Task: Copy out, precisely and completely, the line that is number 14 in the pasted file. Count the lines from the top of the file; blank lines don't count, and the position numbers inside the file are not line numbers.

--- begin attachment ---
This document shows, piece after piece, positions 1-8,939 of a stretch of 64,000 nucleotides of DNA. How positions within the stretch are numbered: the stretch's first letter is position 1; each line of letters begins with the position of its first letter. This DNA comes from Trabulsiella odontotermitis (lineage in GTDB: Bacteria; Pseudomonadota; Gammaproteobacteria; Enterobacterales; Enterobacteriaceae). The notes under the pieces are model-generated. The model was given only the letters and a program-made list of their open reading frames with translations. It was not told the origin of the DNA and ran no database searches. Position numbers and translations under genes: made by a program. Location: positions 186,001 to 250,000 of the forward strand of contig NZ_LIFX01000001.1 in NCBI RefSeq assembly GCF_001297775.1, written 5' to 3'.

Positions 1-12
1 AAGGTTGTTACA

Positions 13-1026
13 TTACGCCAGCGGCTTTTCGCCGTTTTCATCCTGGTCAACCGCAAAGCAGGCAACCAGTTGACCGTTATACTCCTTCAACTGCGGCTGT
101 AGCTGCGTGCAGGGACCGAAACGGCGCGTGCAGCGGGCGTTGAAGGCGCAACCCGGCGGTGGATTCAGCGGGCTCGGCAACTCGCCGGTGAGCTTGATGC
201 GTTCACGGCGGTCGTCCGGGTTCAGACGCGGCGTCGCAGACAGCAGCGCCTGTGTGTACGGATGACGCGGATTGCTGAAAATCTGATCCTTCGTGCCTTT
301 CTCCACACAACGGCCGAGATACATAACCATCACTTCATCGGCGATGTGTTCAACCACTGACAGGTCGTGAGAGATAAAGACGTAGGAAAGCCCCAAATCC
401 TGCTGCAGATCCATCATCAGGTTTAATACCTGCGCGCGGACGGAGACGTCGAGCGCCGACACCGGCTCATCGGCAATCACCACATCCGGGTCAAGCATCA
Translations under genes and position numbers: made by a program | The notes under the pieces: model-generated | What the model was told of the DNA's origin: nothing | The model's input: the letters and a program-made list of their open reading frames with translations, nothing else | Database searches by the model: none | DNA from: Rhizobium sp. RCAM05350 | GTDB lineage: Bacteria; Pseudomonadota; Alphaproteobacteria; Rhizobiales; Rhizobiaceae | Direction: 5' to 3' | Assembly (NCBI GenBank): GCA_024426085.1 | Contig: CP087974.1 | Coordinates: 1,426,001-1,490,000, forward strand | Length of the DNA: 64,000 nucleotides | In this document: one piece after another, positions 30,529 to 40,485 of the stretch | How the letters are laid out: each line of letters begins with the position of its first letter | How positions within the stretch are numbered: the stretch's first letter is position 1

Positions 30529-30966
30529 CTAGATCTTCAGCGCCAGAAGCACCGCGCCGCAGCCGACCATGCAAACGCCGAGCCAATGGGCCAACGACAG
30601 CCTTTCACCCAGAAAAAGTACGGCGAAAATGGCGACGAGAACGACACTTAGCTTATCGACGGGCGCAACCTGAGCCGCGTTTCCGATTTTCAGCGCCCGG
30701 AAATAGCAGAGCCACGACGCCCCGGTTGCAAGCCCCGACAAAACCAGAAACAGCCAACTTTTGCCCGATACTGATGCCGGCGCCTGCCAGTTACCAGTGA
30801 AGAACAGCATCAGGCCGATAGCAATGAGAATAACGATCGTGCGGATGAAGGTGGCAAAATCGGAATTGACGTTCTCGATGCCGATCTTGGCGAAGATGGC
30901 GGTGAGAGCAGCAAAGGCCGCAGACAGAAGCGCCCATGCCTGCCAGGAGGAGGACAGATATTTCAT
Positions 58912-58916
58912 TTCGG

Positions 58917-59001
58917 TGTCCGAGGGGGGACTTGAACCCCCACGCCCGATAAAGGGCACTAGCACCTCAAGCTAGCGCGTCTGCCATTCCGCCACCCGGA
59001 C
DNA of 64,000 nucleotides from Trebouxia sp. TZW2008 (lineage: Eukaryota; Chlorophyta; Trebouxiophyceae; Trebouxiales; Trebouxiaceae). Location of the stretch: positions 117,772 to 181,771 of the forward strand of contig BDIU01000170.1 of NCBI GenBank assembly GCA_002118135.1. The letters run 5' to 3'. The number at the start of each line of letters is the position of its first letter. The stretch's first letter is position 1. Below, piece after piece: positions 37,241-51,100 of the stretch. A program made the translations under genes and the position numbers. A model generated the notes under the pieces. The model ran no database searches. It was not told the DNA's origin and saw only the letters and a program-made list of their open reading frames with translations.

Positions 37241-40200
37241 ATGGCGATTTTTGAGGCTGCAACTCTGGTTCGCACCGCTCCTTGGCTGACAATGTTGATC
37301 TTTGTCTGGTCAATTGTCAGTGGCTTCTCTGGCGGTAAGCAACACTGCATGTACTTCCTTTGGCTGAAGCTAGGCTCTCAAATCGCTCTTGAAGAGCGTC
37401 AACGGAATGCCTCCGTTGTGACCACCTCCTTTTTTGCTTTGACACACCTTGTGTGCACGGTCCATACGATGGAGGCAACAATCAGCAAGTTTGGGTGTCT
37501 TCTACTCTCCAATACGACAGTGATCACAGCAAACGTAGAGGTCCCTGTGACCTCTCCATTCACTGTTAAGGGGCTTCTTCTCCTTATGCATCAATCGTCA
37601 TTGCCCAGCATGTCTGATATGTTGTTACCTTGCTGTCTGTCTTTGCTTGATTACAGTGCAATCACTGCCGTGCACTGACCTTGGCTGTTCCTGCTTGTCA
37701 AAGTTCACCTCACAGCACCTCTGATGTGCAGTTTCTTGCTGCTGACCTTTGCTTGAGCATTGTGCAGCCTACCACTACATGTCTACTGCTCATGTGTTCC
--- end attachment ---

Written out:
30701 AAATAGCAGAGCCACGACGCCCCGGTTGCAAGCCCCGACAAAACCAGAAACAGCCAACTTTTGCCCGATACTGATGCCGGCGCCTGCCAGTTACCAGTGA